Aerial treatments to disrupt the mating process of gypsy moths in Hobart originally scheduled for June 21 and 22 are now planned for June 18. Treatments in other states are ahead of schedule and the treatment aircraft can move to Indiana sooner than planned. The treatment plan is still subject to weather conditions in the other states which may still delay the treatment on June 18.
Treatment will begin in early morning and continue until completed or when weather conditions stop treatment. Should weather prevent or stop treatment on June 18, the treatment will start or continue on June 21.
Additional press releases will be made to update the treatment plan. You may also find information on the DNR entomology website, gypsymoth.in.gov. The site also includes maps of the areas to be treated and other pertinent information.
The mating-disruption technique has been used in other states and in Indiana since 1999. The mating-disruption process consists of dropping small plastic flakes from an airplane. One or more treatment airplanes will be assigned to treat the sites. Residents, however, may see other airplanes. An observation plane is used to fly above the treatment planes for safety.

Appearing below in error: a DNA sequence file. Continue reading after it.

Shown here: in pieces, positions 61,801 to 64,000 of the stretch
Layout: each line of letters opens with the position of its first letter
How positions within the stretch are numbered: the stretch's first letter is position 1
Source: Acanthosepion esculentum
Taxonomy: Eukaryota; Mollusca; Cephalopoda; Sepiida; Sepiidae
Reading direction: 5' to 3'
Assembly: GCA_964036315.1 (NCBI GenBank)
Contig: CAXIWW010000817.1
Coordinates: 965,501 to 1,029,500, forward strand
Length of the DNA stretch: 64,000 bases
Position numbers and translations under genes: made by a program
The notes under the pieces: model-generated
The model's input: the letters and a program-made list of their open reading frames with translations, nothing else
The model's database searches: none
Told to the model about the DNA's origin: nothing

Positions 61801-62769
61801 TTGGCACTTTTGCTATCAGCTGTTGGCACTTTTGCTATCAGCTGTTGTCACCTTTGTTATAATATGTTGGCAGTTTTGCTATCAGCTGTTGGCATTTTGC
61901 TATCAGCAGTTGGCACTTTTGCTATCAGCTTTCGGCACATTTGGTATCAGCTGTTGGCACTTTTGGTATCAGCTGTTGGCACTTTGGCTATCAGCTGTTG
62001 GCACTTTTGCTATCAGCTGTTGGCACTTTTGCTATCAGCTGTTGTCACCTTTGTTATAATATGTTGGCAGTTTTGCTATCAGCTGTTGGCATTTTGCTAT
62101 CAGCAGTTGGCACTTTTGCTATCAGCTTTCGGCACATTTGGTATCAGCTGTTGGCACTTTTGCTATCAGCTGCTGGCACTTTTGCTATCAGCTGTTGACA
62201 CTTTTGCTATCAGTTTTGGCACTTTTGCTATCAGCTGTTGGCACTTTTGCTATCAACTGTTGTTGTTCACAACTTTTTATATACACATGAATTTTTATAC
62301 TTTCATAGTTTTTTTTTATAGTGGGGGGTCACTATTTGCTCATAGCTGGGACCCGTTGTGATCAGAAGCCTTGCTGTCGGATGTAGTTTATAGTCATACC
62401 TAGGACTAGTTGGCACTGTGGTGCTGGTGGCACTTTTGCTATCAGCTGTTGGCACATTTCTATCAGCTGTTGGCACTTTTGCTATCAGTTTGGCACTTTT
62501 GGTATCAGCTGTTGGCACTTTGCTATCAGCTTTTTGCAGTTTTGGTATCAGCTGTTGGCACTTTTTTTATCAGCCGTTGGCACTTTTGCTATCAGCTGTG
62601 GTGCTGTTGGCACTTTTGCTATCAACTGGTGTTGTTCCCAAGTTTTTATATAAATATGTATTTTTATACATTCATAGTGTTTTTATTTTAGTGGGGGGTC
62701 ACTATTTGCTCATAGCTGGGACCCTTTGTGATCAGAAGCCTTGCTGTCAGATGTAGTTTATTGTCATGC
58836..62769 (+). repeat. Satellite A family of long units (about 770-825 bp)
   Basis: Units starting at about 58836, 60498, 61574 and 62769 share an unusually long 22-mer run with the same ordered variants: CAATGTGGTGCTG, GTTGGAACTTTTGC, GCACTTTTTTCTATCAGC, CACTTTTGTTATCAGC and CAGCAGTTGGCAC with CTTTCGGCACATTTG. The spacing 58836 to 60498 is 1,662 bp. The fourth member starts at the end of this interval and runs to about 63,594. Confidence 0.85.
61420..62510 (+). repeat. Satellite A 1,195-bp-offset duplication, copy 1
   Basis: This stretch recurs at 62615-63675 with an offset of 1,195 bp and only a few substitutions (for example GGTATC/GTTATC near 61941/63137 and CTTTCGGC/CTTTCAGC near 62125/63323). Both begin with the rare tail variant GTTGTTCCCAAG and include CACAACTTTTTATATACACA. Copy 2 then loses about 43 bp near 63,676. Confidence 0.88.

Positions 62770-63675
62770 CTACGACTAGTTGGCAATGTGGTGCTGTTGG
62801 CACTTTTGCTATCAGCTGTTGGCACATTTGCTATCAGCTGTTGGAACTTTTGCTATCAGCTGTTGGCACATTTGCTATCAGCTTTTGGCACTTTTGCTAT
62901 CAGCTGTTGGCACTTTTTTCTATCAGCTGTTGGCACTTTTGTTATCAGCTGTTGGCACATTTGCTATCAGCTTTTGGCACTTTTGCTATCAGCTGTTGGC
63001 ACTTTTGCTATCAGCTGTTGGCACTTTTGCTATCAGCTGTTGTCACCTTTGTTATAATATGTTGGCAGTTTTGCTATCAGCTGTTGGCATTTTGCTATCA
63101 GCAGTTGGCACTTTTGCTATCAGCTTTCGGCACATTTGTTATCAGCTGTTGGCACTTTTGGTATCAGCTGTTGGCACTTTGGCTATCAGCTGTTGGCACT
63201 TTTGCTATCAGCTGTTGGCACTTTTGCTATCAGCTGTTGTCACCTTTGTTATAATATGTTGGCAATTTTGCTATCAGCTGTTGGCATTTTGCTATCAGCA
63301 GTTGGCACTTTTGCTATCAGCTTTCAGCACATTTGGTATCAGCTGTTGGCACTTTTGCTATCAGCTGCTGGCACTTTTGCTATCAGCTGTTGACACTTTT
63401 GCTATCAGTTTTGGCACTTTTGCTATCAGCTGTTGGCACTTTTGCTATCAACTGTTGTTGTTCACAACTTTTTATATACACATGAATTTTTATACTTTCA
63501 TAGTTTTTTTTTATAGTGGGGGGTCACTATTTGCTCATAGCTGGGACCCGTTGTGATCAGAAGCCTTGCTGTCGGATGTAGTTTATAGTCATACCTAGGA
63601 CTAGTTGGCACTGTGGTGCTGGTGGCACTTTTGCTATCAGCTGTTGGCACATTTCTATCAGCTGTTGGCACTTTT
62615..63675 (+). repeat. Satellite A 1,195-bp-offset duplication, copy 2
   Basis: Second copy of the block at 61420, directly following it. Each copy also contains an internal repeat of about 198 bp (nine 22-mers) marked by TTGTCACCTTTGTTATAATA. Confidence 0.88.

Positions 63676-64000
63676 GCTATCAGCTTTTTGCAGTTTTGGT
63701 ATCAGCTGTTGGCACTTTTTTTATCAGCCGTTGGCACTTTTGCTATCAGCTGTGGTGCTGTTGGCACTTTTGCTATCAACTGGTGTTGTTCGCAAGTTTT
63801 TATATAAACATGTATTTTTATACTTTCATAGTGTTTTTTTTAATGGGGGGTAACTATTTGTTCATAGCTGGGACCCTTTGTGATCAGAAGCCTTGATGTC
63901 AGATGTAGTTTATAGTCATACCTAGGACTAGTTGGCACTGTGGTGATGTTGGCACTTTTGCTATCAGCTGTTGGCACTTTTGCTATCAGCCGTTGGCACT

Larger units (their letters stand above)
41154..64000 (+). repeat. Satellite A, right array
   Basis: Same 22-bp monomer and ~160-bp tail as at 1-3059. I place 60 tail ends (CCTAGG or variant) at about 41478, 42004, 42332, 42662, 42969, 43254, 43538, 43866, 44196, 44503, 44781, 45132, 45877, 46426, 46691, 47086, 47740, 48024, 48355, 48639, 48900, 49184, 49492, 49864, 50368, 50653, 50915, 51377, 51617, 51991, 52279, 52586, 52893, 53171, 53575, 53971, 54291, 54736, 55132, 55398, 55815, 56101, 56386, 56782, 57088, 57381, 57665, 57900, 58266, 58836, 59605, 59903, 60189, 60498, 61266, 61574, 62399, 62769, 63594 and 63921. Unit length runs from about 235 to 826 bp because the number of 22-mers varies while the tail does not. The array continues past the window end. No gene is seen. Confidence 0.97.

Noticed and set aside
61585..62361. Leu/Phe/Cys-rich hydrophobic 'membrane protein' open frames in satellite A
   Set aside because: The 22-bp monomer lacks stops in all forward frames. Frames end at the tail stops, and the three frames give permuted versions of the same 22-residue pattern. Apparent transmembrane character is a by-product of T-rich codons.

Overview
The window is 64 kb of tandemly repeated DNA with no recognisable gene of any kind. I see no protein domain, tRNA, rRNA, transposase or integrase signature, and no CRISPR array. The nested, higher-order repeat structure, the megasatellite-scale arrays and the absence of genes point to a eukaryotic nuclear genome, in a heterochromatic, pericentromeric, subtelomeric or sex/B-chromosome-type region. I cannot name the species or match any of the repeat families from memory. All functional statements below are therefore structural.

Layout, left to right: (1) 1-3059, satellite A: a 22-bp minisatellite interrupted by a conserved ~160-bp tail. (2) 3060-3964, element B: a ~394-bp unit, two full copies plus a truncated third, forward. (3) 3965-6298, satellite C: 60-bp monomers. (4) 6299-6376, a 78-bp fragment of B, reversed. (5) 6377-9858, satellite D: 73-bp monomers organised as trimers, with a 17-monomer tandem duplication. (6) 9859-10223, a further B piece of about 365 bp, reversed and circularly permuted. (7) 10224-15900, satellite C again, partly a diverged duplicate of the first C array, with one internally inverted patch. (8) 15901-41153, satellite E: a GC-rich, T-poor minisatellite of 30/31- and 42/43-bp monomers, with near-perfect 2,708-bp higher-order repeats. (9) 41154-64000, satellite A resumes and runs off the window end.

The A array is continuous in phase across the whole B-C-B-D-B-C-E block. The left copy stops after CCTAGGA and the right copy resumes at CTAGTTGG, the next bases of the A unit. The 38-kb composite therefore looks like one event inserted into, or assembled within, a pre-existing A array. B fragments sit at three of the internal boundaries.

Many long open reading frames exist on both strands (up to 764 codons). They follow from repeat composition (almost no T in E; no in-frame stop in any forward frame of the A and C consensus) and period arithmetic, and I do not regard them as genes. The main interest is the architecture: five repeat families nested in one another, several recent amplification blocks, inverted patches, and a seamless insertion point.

The green flakes carry the scent of the female gypsy moth. The scent of the female is vital in the mating process because female moths cannot fly and must use scent to attract their mates. The male moths, which can fly, use the scent to find the females. The tiny flakes, each about the size of a hyphen on a typewriter, falsely indicate an abundance of females in the area. The male moths recognize the scent on the flakes and look for a mate in the wrong place. The males, being misled, fail to mate, and no offspring are produced to eat the tree leaves the next year.
While the application poses no health threat to people, pets, livestock or other animals, individuals in the treatment areas may notice the small green flakes on their vehicles. Washing vehicles promptly with soap and water will remove the flakes.
Anyone with questions about this project may call toll free at 1-877-INFO DNR (463-6367).
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